- Registration of all intermediaries. Intermediaries (i.e. those insurance distributors who are not insurers or reinsurers selling directly) are required to be registered with a competent authority in their Home Member State. Where a distributor is responsible for the activities of an intermediary (for example, an Appointed Representative) they will have responsibility to ensure that the intermediary meets the conditions for registration and for registering that intermediary with the relevant competent authority.
- Overriding requirement to act ‘in customers’ best interests’. The IDD requires that all insurance distributors should always act ‘honestly, fairly and professionally in accordance with the best interests of its customers’. This requirement imposes a high standard upon all distributors (including direct sellers and those distributing to professional customers) to consider the interests of customers in their business. This could have potentially far reaching consequences as was seen in the application of Treating Customers Fairly by regulators in the UK. Furthermore, distributors are required to ensure that they do not remunerate or assess the performance of their employees in a way that conflicts with the duty to act in the best interests of customers.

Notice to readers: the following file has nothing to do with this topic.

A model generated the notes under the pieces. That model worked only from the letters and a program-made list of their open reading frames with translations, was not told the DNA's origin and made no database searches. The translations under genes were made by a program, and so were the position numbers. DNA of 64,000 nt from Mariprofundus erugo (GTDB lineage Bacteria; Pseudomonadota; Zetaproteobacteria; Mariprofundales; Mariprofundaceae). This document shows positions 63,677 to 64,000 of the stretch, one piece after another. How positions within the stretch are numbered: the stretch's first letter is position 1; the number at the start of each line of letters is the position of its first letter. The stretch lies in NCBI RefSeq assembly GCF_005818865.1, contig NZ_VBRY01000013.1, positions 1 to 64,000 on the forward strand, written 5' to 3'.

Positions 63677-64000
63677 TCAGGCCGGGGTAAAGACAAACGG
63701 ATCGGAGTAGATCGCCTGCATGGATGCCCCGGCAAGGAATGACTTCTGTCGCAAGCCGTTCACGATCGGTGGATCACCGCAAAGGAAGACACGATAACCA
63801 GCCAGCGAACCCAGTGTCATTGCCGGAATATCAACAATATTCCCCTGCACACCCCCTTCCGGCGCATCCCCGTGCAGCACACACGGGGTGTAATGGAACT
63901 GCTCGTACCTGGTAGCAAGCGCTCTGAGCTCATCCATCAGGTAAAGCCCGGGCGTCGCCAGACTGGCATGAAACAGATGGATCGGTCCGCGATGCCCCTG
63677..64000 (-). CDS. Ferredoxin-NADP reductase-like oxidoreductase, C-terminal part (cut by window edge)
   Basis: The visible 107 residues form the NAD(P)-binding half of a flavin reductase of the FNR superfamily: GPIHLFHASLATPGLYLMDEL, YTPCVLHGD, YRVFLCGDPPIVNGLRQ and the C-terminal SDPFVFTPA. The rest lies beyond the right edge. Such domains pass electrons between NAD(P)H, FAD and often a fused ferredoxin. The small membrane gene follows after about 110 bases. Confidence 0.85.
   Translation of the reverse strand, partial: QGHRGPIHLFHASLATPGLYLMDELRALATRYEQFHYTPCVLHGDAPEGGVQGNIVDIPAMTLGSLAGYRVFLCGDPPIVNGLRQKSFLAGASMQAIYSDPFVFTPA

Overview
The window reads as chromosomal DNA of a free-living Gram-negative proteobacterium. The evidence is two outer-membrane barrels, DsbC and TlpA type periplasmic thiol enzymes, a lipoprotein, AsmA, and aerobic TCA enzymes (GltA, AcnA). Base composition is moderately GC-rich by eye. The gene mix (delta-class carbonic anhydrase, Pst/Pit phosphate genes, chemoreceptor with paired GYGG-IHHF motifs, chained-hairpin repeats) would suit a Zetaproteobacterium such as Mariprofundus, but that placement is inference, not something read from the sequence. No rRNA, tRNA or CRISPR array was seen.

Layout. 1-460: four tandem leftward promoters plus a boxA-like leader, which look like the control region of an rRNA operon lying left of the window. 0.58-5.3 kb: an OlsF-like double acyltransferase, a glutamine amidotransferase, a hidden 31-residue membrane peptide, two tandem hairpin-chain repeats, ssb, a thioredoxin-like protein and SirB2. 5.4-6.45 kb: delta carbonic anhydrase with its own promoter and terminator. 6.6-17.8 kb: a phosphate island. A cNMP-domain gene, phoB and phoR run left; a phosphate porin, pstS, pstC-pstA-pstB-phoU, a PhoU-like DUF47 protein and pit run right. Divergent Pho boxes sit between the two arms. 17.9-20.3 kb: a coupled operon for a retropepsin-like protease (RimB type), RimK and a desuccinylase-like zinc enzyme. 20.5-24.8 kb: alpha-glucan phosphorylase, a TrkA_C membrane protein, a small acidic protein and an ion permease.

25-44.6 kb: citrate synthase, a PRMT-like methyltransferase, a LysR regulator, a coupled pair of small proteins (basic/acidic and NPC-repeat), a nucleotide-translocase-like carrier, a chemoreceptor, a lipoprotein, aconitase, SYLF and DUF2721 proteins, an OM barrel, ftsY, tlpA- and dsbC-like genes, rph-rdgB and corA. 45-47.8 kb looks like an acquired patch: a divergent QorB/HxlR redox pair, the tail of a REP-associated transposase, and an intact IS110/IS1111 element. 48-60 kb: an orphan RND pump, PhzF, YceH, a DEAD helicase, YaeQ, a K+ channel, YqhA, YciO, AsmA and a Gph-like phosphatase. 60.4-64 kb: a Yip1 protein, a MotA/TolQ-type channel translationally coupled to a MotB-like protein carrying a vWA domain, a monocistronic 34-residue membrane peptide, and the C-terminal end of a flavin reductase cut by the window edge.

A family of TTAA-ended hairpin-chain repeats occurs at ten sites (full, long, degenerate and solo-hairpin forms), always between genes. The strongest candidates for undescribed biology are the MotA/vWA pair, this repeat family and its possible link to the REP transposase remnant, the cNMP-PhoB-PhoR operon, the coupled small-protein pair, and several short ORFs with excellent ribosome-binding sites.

- Product governance. The IDD also requires firms to operate and review a process for the approval of each insurance product they offer and to review any significant adaptations of existing products before they are marketed or distributed to customers. This process requires firms to identify target markets and ensure that risks to the target market are assessed and managed.